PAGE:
‘Sandwich generation’ study shows challenges of caring for both kids and aging parents: Millions of Americans juggle caregiving for two generations; new analysis shows the strain on their time, and financial and mental health

Their older parents need care. Their kids are still under 18. And they probably have a job, too.

They’re the “sandwich generation” — a longtime nickname for the mostly female, mostly middle-aged group of Americans who serve as caregivers for both older and younger family members at once.

A new study estimates there are at least 2.5 million of them, while giving a detailed view into who they are, and which older adults rely on them.

In all, nearly one quarter of adults who provide care for at least one parent over the age of 65 also take care of at least one child under 18, according to the new study from a team based in the University of Michigan Department of Psychiatry.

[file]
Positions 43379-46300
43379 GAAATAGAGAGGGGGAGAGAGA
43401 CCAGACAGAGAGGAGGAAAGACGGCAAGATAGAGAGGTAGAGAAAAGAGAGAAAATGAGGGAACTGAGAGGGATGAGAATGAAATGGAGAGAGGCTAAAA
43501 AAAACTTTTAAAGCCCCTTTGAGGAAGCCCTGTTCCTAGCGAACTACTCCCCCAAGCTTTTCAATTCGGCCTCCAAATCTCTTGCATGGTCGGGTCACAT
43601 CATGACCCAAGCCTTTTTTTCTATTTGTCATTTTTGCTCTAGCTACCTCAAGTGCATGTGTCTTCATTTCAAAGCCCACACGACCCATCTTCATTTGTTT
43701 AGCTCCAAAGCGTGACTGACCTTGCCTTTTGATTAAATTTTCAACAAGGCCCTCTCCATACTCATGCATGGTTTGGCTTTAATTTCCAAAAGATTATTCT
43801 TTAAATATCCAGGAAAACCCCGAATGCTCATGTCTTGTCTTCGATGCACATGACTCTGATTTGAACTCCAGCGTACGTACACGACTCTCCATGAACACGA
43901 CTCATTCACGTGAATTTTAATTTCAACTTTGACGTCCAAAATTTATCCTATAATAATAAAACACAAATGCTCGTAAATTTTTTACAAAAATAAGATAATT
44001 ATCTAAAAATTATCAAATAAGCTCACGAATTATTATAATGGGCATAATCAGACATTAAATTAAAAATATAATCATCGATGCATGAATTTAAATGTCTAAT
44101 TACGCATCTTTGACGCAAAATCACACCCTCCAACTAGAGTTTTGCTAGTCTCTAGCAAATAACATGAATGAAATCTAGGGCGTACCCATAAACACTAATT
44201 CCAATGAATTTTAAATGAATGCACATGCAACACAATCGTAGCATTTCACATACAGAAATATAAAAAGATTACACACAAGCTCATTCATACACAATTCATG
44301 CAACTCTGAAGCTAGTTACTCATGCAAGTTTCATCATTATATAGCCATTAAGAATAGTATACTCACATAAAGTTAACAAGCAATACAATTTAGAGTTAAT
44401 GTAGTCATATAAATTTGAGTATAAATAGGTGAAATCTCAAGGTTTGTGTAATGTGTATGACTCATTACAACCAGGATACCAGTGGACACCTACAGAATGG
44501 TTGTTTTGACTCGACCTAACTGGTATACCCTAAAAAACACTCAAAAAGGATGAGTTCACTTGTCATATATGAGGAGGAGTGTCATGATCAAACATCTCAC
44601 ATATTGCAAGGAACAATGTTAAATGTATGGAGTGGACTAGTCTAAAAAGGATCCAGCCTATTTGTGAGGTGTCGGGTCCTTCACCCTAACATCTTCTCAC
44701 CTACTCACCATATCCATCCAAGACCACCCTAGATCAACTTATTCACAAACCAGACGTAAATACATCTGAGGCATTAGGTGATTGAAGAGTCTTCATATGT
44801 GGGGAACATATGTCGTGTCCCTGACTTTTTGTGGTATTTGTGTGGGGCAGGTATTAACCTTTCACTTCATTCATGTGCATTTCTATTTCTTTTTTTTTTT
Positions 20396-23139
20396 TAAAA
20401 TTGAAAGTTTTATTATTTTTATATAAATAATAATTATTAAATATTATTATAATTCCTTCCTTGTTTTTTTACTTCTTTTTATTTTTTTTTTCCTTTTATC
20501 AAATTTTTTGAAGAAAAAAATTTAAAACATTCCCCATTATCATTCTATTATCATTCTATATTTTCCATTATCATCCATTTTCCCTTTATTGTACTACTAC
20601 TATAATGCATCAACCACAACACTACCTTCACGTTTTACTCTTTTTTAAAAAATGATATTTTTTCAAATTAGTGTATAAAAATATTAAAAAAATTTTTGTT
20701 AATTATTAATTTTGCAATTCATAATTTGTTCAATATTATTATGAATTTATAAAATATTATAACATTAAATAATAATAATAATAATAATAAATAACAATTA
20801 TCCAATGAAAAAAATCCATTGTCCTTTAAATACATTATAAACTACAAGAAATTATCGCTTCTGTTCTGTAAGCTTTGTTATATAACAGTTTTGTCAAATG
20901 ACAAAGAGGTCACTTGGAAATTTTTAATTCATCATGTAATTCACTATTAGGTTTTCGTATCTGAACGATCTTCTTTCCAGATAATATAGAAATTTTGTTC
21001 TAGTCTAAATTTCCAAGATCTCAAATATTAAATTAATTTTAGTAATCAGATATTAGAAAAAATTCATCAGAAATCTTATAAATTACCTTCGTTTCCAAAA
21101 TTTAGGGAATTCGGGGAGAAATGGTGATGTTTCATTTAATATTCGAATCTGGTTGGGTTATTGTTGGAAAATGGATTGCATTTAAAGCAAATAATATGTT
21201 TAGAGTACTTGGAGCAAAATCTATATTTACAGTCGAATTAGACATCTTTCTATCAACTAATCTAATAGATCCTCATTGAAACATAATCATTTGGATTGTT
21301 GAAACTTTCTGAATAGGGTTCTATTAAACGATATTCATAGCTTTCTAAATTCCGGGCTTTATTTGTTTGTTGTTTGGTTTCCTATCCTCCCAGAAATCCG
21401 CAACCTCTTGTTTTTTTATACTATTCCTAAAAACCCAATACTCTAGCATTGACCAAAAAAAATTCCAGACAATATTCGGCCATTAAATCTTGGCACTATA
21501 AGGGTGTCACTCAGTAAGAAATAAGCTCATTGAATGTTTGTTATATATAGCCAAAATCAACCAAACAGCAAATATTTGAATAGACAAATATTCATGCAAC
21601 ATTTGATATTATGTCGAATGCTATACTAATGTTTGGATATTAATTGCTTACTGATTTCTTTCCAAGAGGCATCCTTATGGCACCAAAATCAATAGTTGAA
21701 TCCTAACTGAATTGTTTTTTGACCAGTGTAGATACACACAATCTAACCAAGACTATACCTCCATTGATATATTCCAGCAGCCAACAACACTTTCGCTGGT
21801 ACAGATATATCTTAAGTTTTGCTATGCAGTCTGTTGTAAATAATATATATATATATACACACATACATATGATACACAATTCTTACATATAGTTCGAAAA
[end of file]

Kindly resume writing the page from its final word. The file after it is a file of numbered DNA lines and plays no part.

Writing in the Journal of the American Geriatrics Society, the researchers show how being in the middle of a caregiving sandwich differs from being a caregiver with an older adult, but no minor children, to care for.

Overall, sandwich generation caregivers were twice as likely to report financial difficulty (36% vs. 17%) and more likely to report substantial emotional difficulty (44% vs. 32%) than their peers who only act as caregiver to a parent over 65.

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